User authentication determines who can log in, while network-based security limits where they can log in from and when. Use network-based security to limit the window of opportunity for an attacker by restricting the origin of user logins. Network-based security can also make it more difficult for an attacker to use stolen credentials.
To enhance network-based security, Force.com includes the ability to restrict the hours during which users can log in and the range of IP addresses from which they can log in. If IP address restrictions are defined for a user's profile and a login originates from an unknown IP address, Force.com does not allow the login. This helps to protect your data from unauthorized access and “phishing” attacks.
You can provide the IP Addresses that are permitted to prevent the “activation authentication” email requirements from PCs that have not logged into Advologix before. To help protect your organization's data from unauthorized access, you can specify a list of IP addresses from which users can always log in without receiving a login challenge.
Navigate to Setup | Administration Setup | Security Controls | Network Access
View the list of designated IP ranges or click the New button to designate a list of IP ranges.
Trusted IP Range
The start and end addresses define the range of allowable IP addresses from which users can log in. If you want to allow logins from a single IP address, enter the same address in both fields. For example, to allow logins from only 188.8.131.52, enter 184.108.40.206 as both the start and end addresses.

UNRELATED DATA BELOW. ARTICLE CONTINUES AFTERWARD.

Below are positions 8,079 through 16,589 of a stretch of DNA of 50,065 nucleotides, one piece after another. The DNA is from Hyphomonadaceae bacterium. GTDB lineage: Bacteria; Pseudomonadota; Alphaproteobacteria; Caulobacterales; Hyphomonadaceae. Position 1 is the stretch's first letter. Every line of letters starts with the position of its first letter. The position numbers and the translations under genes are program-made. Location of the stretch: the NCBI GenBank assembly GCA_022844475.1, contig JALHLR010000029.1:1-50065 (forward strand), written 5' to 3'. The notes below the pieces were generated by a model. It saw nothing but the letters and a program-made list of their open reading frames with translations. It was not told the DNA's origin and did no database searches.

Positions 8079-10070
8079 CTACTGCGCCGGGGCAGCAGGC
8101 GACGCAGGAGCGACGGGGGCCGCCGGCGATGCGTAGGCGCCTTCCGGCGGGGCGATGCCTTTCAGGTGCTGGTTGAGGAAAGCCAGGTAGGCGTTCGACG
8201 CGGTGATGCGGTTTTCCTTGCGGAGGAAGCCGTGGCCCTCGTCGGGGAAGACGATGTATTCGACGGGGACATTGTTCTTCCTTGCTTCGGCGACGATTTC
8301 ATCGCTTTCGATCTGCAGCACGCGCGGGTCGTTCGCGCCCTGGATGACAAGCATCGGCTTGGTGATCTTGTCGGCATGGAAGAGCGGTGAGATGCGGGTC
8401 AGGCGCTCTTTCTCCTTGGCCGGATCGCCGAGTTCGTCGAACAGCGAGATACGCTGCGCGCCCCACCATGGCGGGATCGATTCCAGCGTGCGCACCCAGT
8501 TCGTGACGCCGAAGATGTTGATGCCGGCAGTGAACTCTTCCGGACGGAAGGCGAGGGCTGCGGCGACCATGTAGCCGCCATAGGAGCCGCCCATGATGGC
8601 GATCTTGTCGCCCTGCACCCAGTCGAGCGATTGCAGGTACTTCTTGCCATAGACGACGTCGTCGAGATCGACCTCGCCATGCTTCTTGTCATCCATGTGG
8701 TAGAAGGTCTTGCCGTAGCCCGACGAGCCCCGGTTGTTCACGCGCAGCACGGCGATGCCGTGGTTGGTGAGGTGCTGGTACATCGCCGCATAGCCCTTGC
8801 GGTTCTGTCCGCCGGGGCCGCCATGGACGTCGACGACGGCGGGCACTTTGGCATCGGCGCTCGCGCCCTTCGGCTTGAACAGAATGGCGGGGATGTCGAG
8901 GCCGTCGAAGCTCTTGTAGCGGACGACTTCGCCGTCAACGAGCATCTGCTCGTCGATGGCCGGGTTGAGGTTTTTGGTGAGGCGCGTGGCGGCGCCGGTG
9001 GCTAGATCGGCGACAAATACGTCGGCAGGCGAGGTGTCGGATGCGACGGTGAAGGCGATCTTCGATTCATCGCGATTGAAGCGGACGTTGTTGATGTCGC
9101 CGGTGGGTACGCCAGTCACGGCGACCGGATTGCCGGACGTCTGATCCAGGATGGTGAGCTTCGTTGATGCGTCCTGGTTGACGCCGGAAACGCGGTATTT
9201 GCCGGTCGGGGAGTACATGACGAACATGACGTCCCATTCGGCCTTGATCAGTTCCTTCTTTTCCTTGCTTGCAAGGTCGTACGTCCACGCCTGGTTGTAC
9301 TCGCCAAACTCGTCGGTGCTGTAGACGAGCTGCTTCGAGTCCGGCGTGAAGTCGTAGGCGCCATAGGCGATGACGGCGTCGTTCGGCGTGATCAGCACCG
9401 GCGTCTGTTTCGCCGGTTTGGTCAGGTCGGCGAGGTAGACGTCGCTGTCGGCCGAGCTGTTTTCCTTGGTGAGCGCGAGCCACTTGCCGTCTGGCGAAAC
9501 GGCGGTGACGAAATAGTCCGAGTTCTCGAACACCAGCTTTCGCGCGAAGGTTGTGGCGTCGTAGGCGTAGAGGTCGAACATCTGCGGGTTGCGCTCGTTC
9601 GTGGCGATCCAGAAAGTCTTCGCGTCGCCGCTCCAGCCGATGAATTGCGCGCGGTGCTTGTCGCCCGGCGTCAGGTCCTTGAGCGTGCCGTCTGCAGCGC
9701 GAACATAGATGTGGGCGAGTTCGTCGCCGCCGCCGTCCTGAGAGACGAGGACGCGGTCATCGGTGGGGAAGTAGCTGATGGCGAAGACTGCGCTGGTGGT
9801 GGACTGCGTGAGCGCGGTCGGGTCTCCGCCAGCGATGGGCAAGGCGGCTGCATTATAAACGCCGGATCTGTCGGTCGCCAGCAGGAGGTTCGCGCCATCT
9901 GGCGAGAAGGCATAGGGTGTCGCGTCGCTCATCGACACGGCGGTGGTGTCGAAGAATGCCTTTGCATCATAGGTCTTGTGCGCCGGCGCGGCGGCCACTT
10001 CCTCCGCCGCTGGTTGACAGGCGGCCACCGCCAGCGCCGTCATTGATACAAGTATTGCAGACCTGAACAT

The start and end IP addresses in an IPv4 range must include no more than 33,554,432 addresses (225, a /7 CIDR block). For example, the following ranges are valid:
0.0.0.0 to 220.127.116.11
18.104.22.168 to 22.214.171.124
126.96.36.199 to 188.8.131.52
However, ranges like 0.0.0.0 to 184.108.40.206 or 220.127.116.11 to 18.104.22.168 are too large.
The start and end IP addresses in an IPv6 range must include no more than 79,228,162,514,264,337,593,543,950,336 addresses (296, a /32 CIDR block). For example, the following range is valid: 2001:8000:: to 2001:8000:ffff:ffff:ffff:ffff:ffff:ffff. However, ranges like :: to ffff:ffff:ffff:ffff:ffff:ffff:ffff:ffff or 2001:8000:: to 2001:8001:: are too large.